Travel Coast to Coast

The United States is not the largest country in the world in terms of neither population nor land mass, but with over 300 million people and more than 3.7 million square miles, it’s pretty high up on both lists (Russia is first in size, while China has the most people). A passport is a nice thing to have, but it’s also a bit expensive, and you can get out of town and go places you had no idea existed without ever needing to cross an international border. This works best with either a big, comfy car or an RV, since you’ll be able to see and experience more of America than you could flying from airport to airport.

East Coast

Start on the East Coast, either in New England or farther south. North and South Carolina have a ton of sights to see, including in places you might not be expecting. Hit up the major cities like Charlotte and check out the sands of Myrtle Beach, but don’t miss the more under-the-radar gems either. Never heard of Mooresville, NC? Now’s a great time change that. It’s known as “Race City USA,” and when you check out a list of things to do in Mooresville, NC, you’ll realize exactly what it has that name. It hosts numerous race team shops and auto racing manufacturers, and big names like the now-retired Dale Earnhardt, Jr. live in or around Mooresville.

Mooresville is about 30 miles from Charlotte, which gives it access to the big-city amenities without all the traffic and headaches that can come from living in the middle of a major metro area. There’s a ton of great food as well, whether you’re looking for coffee and donuts or some legendary Southern barbecue. Have fun, but remember to obey the posted speed limits; leave the race car driving to the professionals.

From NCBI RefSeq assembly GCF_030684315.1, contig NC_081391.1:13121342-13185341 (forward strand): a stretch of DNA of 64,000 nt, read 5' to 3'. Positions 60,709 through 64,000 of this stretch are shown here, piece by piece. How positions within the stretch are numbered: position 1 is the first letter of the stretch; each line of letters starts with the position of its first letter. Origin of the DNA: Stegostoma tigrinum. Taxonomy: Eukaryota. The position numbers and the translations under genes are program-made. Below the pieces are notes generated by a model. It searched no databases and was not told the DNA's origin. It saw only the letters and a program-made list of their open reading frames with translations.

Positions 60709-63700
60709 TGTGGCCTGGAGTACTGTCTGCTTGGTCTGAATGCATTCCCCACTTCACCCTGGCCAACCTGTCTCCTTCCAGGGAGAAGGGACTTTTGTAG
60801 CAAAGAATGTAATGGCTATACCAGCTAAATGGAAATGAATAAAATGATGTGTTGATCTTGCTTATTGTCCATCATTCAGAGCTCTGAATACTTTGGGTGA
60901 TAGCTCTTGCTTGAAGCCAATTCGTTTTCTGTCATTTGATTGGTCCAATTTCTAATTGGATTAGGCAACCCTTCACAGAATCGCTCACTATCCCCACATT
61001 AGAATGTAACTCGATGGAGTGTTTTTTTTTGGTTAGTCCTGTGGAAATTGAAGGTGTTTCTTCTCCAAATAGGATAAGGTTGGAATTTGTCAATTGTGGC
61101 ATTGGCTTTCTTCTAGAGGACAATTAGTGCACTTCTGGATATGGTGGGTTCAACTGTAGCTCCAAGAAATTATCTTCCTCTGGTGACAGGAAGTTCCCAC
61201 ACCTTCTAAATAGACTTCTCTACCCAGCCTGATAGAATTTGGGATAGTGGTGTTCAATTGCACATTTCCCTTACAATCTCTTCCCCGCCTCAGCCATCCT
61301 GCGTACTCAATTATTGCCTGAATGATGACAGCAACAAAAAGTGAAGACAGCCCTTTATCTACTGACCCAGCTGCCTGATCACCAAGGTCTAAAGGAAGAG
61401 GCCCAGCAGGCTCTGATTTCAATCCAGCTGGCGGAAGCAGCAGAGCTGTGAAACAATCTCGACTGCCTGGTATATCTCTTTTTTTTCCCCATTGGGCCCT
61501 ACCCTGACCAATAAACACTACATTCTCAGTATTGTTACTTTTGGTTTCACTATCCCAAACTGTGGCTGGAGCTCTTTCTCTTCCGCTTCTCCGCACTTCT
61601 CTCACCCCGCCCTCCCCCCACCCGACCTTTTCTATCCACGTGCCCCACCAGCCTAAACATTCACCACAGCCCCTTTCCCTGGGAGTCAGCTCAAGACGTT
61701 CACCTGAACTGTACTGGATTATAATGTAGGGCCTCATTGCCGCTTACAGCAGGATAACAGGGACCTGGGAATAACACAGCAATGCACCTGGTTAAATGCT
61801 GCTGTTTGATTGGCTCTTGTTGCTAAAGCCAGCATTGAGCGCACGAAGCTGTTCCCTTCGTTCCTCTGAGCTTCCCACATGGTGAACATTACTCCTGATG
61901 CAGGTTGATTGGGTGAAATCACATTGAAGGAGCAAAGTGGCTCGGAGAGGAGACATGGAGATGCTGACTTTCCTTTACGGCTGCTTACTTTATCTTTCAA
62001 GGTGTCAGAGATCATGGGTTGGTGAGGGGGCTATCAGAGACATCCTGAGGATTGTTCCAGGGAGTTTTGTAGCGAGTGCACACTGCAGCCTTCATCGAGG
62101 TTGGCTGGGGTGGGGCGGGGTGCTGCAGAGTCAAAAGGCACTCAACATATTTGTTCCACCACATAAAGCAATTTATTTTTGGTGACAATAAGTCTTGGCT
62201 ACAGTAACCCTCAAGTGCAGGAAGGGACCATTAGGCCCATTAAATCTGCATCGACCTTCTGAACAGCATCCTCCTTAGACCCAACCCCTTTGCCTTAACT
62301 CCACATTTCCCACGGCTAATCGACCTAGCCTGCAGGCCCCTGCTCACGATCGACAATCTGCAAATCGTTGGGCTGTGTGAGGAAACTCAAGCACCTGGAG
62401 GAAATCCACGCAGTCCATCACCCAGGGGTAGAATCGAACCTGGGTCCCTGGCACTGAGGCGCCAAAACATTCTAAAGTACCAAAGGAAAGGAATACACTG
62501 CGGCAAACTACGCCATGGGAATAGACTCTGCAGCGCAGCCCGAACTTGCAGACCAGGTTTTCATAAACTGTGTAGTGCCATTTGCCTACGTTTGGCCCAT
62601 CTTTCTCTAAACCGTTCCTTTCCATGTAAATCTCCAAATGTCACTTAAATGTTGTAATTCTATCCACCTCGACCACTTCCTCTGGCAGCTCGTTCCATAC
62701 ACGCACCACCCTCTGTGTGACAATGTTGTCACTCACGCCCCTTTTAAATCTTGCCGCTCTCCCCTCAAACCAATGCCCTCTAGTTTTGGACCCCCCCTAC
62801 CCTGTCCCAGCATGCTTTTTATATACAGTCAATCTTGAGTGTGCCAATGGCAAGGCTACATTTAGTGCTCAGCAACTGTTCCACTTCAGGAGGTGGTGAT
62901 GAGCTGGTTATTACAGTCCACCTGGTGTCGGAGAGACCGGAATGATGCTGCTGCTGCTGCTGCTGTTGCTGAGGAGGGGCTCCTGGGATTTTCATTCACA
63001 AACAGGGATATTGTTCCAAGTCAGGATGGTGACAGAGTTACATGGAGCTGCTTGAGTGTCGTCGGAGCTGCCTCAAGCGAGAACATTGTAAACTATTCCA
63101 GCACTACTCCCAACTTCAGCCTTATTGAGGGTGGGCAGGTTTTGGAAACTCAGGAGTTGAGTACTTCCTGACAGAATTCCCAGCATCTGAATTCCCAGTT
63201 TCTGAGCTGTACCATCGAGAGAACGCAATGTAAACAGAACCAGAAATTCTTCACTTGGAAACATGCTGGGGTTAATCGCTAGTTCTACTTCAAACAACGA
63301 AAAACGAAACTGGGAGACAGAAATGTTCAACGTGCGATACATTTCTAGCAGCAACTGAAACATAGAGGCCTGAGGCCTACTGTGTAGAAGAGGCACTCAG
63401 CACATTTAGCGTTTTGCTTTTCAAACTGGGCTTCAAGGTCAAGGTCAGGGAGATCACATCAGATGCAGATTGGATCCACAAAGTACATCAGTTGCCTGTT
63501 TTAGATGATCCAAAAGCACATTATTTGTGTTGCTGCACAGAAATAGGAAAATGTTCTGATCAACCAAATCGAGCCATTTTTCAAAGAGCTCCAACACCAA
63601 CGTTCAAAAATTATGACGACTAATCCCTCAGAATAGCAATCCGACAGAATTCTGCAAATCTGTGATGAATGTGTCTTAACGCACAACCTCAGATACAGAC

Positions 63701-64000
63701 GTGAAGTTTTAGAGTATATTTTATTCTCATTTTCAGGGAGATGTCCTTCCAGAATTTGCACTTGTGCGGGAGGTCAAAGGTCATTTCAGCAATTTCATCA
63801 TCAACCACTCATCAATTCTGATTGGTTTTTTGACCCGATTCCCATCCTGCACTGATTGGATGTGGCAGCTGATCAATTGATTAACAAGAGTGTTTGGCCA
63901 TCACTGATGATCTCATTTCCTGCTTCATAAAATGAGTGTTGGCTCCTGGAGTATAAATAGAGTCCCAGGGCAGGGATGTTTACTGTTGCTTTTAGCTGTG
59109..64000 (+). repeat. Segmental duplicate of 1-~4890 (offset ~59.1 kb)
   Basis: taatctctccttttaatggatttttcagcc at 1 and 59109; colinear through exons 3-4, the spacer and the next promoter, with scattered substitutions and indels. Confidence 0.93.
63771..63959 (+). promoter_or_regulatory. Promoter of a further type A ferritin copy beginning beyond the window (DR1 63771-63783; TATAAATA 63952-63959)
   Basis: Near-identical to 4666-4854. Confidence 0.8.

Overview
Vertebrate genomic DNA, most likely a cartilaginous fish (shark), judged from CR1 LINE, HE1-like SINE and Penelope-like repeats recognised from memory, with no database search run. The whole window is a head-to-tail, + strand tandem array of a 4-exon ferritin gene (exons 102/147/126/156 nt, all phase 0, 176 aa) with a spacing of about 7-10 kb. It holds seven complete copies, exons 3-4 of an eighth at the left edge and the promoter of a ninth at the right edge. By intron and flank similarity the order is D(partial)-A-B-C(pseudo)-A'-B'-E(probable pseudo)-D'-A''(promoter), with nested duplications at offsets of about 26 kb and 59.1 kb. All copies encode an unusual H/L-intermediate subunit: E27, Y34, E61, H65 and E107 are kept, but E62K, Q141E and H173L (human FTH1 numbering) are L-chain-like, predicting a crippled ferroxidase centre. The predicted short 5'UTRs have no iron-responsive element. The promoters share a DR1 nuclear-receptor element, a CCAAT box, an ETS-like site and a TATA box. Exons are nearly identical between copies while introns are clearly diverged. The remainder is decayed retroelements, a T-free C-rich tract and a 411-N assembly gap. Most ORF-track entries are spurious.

Westward bound

If you’re looking for one interstate highway to get you from the east coast to the west coast, you’re in luck: Interstate 40 begins in North Carolina and terminates in California, covering more than 2,500 miles in the process. That makes it the third-longest interstate in the country. The only longer ones are Interstate 80, which has its eastern terminus in New Jersey and its western terminus in San Francisco, and Interstate 90, which covers a whopping 3,100 miles from Boston to Seattle. However you get there, make sure to soak in the relaxed vibe of the West Coast once you arrive. People there work hard, to be sure, but they’re not quite as agitated and in a hurry as some people on the East Coast. That might have something to do with the much lower population density out West. Sure, there are large populated areas in places like Southern California and Denver, but the map just doesn’t look as crowded, and most visitors can feel that. Drive up or down the Pacific Coast and take time to experience the feel of the ocean breeze on your face. Feeling lucky? Stop by the The Mill Casino Hotel & RV Park in North Bend, OR. Stay in a room overlooking the breathtaking Coos Bay and take your chances with the slot machines. After that, hop on Interstate 5 and head north to Portland, where attractions like Powell’s City of Books await. It’s important to feed your body when traveling, but you also need to feed your brain.

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